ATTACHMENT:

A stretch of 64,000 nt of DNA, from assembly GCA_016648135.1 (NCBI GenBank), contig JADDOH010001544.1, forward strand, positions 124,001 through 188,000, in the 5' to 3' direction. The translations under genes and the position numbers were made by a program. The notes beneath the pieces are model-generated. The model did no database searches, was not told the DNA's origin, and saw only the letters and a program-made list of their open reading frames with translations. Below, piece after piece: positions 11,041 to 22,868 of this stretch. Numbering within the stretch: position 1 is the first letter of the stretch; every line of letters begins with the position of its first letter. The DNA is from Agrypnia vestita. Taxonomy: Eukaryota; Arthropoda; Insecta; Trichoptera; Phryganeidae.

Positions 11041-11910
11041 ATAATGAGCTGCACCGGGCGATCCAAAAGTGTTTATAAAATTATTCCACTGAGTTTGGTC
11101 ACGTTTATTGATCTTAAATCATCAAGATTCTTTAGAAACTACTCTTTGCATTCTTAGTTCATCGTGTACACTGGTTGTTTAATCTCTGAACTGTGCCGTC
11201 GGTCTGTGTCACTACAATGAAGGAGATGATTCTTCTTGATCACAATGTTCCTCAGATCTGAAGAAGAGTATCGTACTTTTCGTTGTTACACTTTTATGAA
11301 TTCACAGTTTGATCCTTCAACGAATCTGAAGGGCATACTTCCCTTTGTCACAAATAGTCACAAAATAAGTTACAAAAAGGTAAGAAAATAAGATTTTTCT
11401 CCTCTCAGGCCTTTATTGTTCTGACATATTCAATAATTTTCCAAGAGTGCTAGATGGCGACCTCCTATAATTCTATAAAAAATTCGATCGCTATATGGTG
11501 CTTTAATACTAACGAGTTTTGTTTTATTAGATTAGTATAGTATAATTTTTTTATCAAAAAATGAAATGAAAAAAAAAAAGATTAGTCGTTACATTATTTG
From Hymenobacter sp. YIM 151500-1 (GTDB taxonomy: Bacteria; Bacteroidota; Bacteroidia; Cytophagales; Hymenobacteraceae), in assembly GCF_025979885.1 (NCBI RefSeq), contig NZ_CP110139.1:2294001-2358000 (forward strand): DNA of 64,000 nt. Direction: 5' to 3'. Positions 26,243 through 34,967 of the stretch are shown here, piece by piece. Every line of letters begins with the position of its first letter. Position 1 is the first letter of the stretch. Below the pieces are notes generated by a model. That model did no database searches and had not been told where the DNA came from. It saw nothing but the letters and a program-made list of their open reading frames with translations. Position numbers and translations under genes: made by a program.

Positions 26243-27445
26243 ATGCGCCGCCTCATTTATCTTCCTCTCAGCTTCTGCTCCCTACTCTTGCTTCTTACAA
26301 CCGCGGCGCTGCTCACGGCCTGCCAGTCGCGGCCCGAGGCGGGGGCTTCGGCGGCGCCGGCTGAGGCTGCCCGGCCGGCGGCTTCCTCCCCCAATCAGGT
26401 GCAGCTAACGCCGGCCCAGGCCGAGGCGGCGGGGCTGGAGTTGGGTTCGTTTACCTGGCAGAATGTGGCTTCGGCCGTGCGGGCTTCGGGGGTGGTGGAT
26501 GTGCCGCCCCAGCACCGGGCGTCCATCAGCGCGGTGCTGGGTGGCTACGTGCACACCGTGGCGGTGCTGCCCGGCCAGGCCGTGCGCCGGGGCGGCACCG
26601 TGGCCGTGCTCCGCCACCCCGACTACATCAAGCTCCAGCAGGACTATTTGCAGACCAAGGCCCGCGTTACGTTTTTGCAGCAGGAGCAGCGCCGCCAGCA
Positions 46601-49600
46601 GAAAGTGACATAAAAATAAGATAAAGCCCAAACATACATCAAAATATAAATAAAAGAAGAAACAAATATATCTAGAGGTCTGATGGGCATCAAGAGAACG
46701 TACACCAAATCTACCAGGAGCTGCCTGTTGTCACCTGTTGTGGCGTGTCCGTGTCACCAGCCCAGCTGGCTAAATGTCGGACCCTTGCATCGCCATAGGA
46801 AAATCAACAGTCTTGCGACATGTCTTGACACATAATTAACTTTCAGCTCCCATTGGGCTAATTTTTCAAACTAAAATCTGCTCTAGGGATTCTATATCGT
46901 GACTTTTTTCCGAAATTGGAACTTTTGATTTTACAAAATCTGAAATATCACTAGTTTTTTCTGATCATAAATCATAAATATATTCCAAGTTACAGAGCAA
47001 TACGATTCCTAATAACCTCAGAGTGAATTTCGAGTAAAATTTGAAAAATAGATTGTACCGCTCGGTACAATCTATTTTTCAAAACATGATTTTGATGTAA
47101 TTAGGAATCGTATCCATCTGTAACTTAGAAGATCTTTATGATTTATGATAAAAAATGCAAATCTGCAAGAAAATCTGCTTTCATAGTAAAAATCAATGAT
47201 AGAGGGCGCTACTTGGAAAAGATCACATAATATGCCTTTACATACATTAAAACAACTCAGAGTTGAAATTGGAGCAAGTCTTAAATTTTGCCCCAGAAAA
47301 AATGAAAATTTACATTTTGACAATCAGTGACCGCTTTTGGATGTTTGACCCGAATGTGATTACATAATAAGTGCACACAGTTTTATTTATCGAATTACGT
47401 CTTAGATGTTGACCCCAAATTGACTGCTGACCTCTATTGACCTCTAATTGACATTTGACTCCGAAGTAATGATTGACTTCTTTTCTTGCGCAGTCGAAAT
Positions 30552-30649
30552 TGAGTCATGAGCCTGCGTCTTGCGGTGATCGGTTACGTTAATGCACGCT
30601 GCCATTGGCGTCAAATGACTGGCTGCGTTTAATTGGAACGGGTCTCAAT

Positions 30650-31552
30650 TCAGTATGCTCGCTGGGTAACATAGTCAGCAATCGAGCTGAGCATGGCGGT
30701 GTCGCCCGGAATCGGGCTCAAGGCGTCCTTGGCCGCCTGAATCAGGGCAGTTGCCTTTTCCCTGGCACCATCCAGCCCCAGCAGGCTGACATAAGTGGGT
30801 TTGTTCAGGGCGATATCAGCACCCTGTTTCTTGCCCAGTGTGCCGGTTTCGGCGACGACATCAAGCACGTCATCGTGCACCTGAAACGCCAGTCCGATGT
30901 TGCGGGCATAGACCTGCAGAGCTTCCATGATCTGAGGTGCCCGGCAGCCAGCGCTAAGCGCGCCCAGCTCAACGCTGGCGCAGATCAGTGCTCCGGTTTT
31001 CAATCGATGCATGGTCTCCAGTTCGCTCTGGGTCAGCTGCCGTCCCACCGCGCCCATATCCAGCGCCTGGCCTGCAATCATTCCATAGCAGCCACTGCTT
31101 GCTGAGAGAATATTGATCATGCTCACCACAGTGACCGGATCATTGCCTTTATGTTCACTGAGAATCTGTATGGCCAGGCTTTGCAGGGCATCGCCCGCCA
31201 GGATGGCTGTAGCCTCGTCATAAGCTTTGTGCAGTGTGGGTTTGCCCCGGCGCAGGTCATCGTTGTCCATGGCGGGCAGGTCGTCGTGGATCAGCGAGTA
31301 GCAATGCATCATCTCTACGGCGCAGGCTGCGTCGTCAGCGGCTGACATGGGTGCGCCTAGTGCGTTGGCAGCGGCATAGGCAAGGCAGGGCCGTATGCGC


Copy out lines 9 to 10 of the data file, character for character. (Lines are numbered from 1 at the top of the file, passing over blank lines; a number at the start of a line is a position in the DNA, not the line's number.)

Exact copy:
From Hymenobacter sp. YIM 151500-1 (GTDB taxonomy: Bacteria; Bacteroidota; Bacteroidia; Cytophagales; Hymenobacteraceae), in assembly GCF_025979885.1 (NCBI RefSeq), contig NZ_CP110139.1:2294001-2358000 (forward strand): DNA of 64,000 nt. Direction: 5' to 3'. Positions 26,243 through 34,967 of the stretch are shown here, piece by piece. Every line of letters begins with the position of its first letter. Position 1 is the first letter of the stretch. Below the pieces are notes generated by a model. That model did no database searches and had not been told where the DNA came from. It saw nothing but the letters and a program-made list of their open reading frames with translations. Position numbers and translations under genes: made by a program.

Positions 26243-27445